Original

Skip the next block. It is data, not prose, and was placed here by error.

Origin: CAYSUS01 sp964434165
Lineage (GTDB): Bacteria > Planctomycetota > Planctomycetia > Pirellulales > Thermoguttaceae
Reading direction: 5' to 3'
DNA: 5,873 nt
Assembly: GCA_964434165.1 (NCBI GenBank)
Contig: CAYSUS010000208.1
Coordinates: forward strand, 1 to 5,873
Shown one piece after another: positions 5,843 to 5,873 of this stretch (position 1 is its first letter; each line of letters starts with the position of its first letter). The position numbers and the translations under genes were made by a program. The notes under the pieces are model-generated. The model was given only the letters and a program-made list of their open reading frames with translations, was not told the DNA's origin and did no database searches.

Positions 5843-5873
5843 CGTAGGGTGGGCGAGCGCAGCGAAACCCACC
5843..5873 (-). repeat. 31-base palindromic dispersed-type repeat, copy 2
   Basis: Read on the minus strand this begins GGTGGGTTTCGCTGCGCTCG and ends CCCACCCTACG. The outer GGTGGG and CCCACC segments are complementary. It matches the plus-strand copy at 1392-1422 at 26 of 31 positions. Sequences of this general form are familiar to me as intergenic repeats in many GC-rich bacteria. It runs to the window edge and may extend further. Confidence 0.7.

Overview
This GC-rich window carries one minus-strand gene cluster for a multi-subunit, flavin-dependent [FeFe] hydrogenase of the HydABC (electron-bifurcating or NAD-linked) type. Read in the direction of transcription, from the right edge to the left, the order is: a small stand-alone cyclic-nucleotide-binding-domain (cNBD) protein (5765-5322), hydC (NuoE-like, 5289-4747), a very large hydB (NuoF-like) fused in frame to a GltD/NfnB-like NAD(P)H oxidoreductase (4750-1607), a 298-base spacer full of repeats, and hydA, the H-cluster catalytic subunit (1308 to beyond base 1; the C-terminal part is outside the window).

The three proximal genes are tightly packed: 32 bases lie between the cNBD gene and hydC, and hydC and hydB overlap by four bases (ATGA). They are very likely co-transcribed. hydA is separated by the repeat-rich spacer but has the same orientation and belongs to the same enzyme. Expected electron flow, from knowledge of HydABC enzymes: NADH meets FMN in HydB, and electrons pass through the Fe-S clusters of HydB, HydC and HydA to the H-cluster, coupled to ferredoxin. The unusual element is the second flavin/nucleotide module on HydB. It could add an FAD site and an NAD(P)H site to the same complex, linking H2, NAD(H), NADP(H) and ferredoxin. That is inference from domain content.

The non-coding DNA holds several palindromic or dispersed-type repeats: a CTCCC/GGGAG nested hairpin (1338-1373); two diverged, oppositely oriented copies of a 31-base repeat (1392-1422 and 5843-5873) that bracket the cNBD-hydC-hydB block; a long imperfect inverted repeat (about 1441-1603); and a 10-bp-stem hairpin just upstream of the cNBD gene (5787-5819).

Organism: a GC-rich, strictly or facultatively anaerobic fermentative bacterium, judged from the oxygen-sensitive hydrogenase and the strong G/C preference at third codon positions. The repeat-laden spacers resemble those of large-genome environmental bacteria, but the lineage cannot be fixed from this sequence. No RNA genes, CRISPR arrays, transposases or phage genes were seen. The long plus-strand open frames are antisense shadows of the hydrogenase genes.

uses of complex numbers in 19thcentury optics Complex numbers originated in sixteenthcentury Italy and were related to the search of a general solution for the cubic equation. At a first glance, it seems unlikely that complex numbers could be useful for understanding the physical world. However, more than two centuries after their invention, physicists gradually began to utilize complex numbers to model different kinds of physical phenomena, a process that has been called "complexification of physics" by Salomon Bochner. In this talk, two case studies that illustrate innovative uses of complex numbers in XIX century optics will be presented. The first is Fresnel’s (1823) interpretation of complex quantities that appeared in his equations relating the amplitudes of the reflected and incident waves when planepolarized light incides the surface of two transparent media. The second case concerns a posterior use of Fresnel’s theory to investigate metallic reflection, after Brewster (1830) showed that plane polarized light was elliptically polarized after being reflected by metallic surfaces. Attempts to provide a theoretical explanation for this new phenomenon were made by MacCullagh (1836) and Cauchy (1839) by introducing into Fresnel’s formulas a refractive index that is a general complex number. Many interesting philosophical and pedagogical lessons can be extracted from these episodes as well as their comparison. tirsdag, den 12. september 2017, kl. 17.00